No Ordinary Sun
Resource Pack for: No Ordinary Sun, by Hone Tuwhare
Created by Rachel Holland
Hone Tuwhare is a seminal New Zealand poet, whose works spanned generations and covered ideas topics from Māori-Pakeha relations to the state of New Zealand as a post-colonial environment. What defines much of Tuwhare’s work is the relationship between humankind and nature, which under matauranga Māori is less of a symbiosis, and more requiring awe and the acceptance that we as humans are guardians of something much larger and more complex than ourselves and our own understanding.
Founded in whakapapa, kaitiakitanga determines that there are no boundaries between man and nature, and instead that the free-flowing harmonious relationships necessitates responsibility, on part of man, to protect it at all costs. The benefits to this relationship are incalculable, and the concept of acting for the benefit of all, rather than just the individual, is a central guiding principle.
No Ordinary Sun was published in Northland in 1959, but subsequently reprinted in Te Ao Hou (1959) and as the titular poem for his debut collection of poetry in 1964. As a political poet at his core, Tuwhare’s work should always be considered in the wider New Zealand sociopolitcal, and even historical landscape, to find the messages at the core of each poem. No Ordinary Sun was written almost immediately following the nuclear testing at Bikini Atoll and neighbouring islands, as part of the United States’ Manhattan Project from 1946 to 1958.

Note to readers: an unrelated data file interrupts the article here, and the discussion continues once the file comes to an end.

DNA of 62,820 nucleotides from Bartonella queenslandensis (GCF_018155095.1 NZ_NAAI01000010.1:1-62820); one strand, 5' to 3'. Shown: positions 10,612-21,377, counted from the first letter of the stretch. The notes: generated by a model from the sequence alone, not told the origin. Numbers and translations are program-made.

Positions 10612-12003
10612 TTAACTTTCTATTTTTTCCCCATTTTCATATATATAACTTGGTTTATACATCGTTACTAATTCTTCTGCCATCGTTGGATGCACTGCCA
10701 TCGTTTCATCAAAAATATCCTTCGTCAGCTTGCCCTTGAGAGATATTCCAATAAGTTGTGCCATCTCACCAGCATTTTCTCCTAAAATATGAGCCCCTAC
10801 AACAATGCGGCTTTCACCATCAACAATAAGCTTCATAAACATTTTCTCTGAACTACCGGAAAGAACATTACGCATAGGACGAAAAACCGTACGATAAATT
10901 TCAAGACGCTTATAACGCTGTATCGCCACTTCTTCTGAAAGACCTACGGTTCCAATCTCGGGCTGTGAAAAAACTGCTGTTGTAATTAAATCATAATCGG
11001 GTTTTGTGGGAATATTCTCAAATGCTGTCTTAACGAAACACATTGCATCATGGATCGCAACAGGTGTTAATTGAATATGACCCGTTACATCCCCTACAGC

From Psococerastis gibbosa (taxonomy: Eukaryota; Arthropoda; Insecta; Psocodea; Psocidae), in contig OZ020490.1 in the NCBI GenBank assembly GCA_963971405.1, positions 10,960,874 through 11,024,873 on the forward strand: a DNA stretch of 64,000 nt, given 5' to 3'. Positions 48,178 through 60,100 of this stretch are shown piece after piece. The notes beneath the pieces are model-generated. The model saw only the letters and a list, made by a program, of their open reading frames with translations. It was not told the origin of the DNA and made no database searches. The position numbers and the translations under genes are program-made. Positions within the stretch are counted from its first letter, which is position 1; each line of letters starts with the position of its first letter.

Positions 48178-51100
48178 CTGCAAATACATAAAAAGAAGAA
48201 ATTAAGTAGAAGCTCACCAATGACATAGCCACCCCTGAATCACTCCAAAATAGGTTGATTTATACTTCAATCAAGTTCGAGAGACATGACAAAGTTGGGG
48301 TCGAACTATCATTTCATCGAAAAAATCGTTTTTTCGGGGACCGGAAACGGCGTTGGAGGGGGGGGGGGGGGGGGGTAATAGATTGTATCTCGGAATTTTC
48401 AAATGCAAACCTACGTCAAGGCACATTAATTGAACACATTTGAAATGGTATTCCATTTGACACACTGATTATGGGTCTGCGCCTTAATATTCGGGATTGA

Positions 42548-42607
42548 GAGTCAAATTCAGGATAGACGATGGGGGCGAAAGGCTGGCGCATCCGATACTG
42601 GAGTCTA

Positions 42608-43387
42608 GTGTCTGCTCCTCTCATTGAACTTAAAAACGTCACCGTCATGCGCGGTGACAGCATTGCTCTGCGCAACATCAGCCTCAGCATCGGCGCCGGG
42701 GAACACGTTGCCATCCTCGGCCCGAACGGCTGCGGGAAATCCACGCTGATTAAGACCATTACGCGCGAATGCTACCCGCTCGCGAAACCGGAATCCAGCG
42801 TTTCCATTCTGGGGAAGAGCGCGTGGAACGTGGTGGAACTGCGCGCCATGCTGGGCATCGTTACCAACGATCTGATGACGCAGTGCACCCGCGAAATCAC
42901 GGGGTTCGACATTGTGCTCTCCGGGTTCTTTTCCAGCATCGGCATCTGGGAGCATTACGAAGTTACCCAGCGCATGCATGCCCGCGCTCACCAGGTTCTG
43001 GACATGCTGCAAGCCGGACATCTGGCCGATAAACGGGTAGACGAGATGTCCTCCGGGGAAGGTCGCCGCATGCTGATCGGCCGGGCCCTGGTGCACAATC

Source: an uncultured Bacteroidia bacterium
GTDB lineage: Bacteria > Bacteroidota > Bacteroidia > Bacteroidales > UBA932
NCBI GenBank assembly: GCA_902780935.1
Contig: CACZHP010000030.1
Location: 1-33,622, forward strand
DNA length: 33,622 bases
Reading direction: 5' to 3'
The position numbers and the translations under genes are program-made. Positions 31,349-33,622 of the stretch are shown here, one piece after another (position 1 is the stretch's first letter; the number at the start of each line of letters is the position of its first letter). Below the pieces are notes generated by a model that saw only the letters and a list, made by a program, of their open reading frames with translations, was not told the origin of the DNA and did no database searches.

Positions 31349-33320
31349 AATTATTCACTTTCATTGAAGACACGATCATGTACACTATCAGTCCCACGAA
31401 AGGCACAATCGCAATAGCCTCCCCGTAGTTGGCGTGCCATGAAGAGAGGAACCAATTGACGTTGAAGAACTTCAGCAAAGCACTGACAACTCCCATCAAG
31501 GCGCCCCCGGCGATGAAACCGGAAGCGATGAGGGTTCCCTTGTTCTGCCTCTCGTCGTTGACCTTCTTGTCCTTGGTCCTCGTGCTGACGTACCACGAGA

Obviously a poem with a nuclear bomb at its core and written in the 1950s will no doubt be crafted with the bombings of Hiroshima and Nagasaki on its mind: these events changed the global landscape, and introduced a level of destruction and devastation never seen before. What brings the poem closer to home is the plethora of nuclear tests not only undertaken in the Pacific Islands, but forcing the residents of New Zealand’s extended whanau to relocate, leaving everything behind.
In order for students to grasp the significance of these nuclear tests, and the sheer magnitude of nuclear bombs as a weapon, videos and film are invaluable. Students are surprisingly detached from the events which occurred less than a century ago, so reconnecting them with recent history is essential in order to bring emotional weight to the reading of the poem. Actual videos from the Manhattan Project tests at Bikini Atoll are available online, however, productions documenting the immediate and long-term impacts of the bombings of Hiroshima and Nagasaki are just as useful in expressing the destruction to every part of normal human life which these bombs brought, and could bring.